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Estimation with vanishing baseline risk.

Authors
Park-RM
Source
Epidemiology 2012 Nov; 23(6):937-938
NIOSHTIC No.
20041639
Abstract
Diseases associated with specific exposures may have little or no observable background rate in the absence of the exposure. Examples include mesothelioma (environmental asbestos), aplastic anemia (benzene), bronchiolitis obliterans (artificial butter flavorings), Reye's syndrome (aspirin in children), and angiosarcoma of the liver (vinyl chloride). Relative-rate models of exposure-response produce unstable near-zero baseline risk and unbounded coefficients, especially when age confounding requires baseline age dependence. The same problem arises in a proportional-hazards context. Baseline risk volatility also threatens meta-analyses, a procedure that assumes uniformity. Using Poisson regression, we investigated two methods: (1) fixing the intercept at a small value corresponding to 1% of attributable cases and (2) generating random sets of new cases across observation time independent of any predictor, possibly preempting true cases. Although models can be reliably fit using randomly generated cases, repetition would reduce variability in parameter estimates. The two treatments for vanishing baseline yield equivalent results demonstrating that simply fixing the intercept is entirely adequate.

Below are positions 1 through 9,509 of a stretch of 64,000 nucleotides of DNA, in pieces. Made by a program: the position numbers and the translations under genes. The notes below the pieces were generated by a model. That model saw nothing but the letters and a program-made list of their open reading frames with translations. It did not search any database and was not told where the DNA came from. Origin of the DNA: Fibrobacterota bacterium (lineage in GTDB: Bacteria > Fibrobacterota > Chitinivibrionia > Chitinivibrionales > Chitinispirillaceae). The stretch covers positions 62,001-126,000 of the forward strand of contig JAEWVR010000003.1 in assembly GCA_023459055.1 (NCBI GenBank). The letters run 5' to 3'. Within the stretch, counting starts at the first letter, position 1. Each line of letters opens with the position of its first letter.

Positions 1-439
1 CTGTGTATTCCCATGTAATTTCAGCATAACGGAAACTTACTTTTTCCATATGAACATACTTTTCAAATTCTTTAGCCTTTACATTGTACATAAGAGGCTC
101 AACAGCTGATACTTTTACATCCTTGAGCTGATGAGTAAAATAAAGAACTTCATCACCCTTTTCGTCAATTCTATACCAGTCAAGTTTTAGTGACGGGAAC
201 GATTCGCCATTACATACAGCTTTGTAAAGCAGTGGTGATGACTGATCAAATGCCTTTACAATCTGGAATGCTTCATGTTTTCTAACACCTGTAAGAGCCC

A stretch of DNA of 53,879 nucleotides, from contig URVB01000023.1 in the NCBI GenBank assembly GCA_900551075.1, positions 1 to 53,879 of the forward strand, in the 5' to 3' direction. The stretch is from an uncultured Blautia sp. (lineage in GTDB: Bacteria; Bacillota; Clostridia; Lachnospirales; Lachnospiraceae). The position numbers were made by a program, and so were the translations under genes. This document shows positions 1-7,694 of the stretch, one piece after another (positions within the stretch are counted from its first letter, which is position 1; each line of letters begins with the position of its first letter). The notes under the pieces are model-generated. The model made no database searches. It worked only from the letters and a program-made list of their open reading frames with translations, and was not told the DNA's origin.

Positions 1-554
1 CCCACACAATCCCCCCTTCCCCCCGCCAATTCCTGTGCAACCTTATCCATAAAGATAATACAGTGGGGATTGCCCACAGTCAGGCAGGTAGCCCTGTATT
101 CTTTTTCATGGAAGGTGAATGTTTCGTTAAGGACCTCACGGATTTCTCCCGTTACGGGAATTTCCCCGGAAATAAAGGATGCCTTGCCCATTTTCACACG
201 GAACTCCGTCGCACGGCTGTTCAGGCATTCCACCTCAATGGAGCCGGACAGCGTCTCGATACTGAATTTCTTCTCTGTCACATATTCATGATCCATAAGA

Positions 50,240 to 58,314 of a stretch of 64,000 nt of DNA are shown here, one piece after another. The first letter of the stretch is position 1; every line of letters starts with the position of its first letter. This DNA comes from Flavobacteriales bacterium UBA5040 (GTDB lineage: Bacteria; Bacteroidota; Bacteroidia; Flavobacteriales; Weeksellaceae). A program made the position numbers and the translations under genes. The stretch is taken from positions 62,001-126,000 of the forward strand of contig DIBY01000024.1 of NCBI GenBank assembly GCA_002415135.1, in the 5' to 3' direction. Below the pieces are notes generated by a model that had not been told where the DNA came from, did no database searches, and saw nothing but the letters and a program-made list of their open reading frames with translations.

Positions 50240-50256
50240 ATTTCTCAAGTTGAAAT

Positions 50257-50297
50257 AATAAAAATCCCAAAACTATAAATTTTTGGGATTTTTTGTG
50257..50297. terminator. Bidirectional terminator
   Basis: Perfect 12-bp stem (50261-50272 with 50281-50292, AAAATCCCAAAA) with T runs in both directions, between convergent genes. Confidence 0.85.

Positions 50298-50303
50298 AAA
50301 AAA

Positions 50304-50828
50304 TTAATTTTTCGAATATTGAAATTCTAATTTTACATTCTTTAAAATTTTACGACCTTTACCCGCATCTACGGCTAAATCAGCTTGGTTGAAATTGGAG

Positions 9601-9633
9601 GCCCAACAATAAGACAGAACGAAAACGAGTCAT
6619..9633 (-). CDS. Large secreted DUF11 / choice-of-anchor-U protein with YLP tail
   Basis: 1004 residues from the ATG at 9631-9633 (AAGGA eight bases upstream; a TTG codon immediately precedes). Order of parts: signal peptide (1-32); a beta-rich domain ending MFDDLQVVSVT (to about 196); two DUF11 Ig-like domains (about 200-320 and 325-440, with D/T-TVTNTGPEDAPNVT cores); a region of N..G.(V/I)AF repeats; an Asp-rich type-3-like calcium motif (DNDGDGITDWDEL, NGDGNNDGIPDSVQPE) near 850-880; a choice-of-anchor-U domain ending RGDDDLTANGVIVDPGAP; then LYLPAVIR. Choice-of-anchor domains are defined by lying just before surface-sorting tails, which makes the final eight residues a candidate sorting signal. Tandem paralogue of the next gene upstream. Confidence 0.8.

Keywords
Risk-analysis; Risk-factors; Mathematical-models; Statistical-analysis; Statistical-quality-control; Exposure-assessment; Diseases; Analytical-processes
Contact
Robert M. Park, Centers for Disease Control and Prevention, National Institute for Occupational Safety and Health, Education and Information Division, 4676 Columbia Parkway, Cincinnati, OH 45226
CODEN
EPIDEY
Publication Date
20121101
Document Type
Other
Email Address
rhp9@cdc.gov
Fiscal Year
2013
NTIS Accession No.
NTIS Price
Identifying No.
B10242012
Issue of Publication
6
ISSN
1044-3983
NIOSH Division
EID
Priority Area
Construction; Mining
Source Name
Epidemiology
State
OH
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